Australian Financial Review – 13 December 2018
Productivity experts pass on their tips to help you work smarter, not harder.
We need meetings. We need them at work because when they work, they are valuable. Clear actions get set, decisions are made and the whole business moves forward.
What we don’t need is for meetings to waste our time, money and resources. What we need is a 25-minute meeting. One that is short, sharp and productive, that gets the job done efficiently and gets more value in way less time.
Having only 25 minutes creates clarity about what’s important. If we have only 25 minutes, we had better be focused on what we need to get done. This forces us to think about the top two or three things to discuss.
Having a sense of urgency drives immediate action. We need to do it and we need to do it now. Unless it’s urgent it won’t get done; if it’s urgent you will do it immediately.
There are three areas you need to look at when setting up and running an effective 25-minute meeting: purpose (why we are here?); people (who do we need?); and process (how will we work?).
And before you invite people to a meeting, think about why you are having it in the first place. This purpose will probably fall into three broad categories: inform (give, get and share information); align (make a decision or agree on a plan); resolve (come up with a solution to a problem or conflict).
To figure out the purpose for your meeting, think about the outcome. Once you know that, you can decide if a meeting is the best way to achieve it. Most of the time, it’s not.
A 25-minute meeting works best for small groups: no more than five. That means you need the right people in the room. When you have the wrong type or number of people in a meeting, you will get diminishing levels of return. If all else fails, take the advice of Amazon chief executive Jeff Bezos: if you can’t feed all the participants with two pizzas, there are too many people there.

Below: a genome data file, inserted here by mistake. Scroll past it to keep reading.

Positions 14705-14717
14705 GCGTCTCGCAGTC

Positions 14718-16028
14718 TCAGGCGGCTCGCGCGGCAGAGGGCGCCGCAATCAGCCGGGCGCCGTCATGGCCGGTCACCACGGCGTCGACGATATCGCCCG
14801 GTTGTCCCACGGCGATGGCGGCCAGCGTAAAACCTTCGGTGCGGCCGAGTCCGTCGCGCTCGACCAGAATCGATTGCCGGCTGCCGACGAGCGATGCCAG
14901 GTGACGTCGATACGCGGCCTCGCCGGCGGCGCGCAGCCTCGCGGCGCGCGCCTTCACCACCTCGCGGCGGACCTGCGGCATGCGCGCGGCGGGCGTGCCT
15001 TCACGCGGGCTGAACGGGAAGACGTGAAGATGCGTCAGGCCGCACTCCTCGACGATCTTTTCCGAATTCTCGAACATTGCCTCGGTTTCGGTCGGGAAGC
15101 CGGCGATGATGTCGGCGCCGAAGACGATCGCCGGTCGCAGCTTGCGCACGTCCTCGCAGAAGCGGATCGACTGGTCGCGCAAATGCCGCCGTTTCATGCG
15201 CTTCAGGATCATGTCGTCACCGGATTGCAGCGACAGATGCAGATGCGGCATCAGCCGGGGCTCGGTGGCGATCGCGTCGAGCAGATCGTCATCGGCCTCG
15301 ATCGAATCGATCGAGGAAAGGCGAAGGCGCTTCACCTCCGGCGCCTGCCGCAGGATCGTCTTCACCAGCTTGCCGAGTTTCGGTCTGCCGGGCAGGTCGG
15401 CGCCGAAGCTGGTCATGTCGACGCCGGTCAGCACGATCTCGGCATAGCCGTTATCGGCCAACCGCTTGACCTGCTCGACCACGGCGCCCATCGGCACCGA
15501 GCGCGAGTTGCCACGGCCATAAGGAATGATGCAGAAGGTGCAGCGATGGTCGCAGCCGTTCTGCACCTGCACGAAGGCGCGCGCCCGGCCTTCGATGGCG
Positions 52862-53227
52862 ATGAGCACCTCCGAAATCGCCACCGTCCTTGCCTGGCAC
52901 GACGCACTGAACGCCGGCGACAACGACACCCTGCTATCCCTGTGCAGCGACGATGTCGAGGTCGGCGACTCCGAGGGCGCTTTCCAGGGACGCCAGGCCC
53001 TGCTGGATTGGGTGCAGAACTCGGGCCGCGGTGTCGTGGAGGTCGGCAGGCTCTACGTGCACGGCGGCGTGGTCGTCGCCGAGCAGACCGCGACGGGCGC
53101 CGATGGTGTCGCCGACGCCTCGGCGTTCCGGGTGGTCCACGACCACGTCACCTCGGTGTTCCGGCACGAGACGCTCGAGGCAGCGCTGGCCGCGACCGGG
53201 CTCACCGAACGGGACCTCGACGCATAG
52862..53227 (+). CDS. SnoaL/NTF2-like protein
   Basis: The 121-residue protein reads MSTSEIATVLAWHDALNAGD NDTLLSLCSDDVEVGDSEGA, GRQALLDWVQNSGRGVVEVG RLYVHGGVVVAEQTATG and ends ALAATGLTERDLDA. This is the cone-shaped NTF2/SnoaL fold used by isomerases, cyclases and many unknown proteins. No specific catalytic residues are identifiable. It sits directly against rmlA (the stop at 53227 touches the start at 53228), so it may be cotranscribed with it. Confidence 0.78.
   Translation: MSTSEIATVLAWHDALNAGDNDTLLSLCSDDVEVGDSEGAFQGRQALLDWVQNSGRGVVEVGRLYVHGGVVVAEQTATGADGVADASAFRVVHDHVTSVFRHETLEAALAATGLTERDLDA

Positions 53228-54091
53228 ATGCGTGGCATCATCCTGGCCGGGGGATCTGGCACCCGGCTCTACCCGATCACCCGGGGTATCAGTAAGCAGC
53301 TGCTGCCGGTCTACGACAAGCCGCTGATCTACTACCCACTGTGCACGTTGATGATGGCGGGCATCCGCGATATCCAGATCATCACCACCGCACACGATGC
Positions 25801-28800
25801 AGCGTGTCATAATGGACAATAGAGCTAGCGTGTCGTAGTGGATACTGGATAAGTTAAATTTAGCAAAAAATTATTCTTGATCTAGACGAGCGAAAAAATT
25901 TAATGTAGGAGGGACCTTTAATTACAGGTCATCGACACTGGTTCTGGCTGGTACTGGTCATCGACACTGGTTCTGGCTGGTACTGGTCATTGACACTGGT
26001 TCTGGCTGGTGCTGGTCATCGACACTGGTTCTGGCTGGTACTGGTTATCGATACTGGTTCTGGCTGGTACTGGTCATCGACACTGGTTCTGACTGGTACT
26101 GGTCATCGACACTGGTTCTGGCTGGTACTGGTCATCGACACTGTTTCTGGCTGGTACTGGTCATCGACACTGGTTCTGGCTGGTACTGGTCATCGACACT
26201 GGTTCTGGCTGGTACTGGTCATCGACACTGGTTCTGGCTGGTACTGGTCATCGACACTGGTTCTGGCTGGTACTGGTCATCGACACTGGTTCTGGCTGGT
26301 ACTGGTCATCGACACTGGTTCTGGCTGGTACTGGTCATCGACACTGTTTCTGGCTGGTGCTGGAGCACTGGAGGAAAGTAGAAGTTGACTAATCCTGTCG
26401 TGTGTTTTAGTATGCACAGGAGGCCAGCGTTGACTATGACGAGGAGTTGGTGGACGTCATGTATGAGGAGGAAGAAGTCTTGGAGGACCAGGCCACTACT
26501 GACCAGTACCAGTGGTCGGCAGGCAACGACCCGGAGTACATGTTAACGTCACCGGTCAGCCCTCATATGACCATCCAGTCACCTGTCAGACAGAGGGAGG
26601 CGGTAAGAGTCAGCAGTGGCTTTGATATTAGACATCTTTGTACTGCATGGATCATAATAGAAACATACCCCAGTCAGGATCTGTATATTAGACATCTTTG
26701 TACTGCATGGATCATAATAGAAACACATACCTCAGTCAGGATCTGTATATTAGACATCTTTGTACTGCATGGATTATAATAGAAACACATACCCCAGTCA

You also need to consider why each person is needed. Ask yourself: what role will they play? How will they give, or get, value from their time? Let every participant know the role they are expected to play so that they come prepared and show up ready to play that role.
Once you know the why and who of your meeting, you can focus on how you will achieve your purpose. Too often we organise a meeting, announce the topic we will discuss as we walk in, ask everyone, “What do you think?” and open it up for discussion.
A friend told me about a meeting he attended that had a subject of “goal setting” in the email invite and no other information. When everyone arrived, no one really knew what was expected of them, or what the outcome of the meeting was supposed to be. Zero preparation had been done, so another meeting had to be scheduled because all they did in this one was discuss the purpose of the meeting.
They realised the purpose was alignment, not goal setting. The project had a number of deliverables and agreement was needed to determine responsibilities and time frames. By the next meeting, people came prepared to share their high-level plans and projected time frames. This meeting took 25 minutes.
To get the best out of a 25-minute meeting, you need a tight structure, which includes a timeline for the 25 minutes. I have adapted a model formulated by Jim Channon, Frank Burns and Linda Nelson.
What are we here for? What is the context surrounding the meeting? What do people have to contribute to the discussion? Spend a maximum of 12 minutes.
What are the two or three things that require our attention, or are driving our decision making or problem solving? Spend a maximum of eight minutes.
What else do we need to do? What actions are required? What will happen next? Spend a maximum of five minutes.
No matter where you are in the discussion, at the 20-minute point you need to stop, take stock and agree to the next steps. It’s OK to agree that you need to schedule another 25 minutes. You either take an immediate break before the next 25 minutes, or schedule the next meeting there and then.
With 25-minute meetings, it’s likely there aren’t a lot of notes to be taken, but documenting agreements is important. The best way to do this is to email all the participants after the meeting to remind them of what was agreed. Each person should walk away with something to do or to work on.
This is an edited extract from The 25-minute Meeting: Half the Time, Double the Impact, by Donna McGeorge.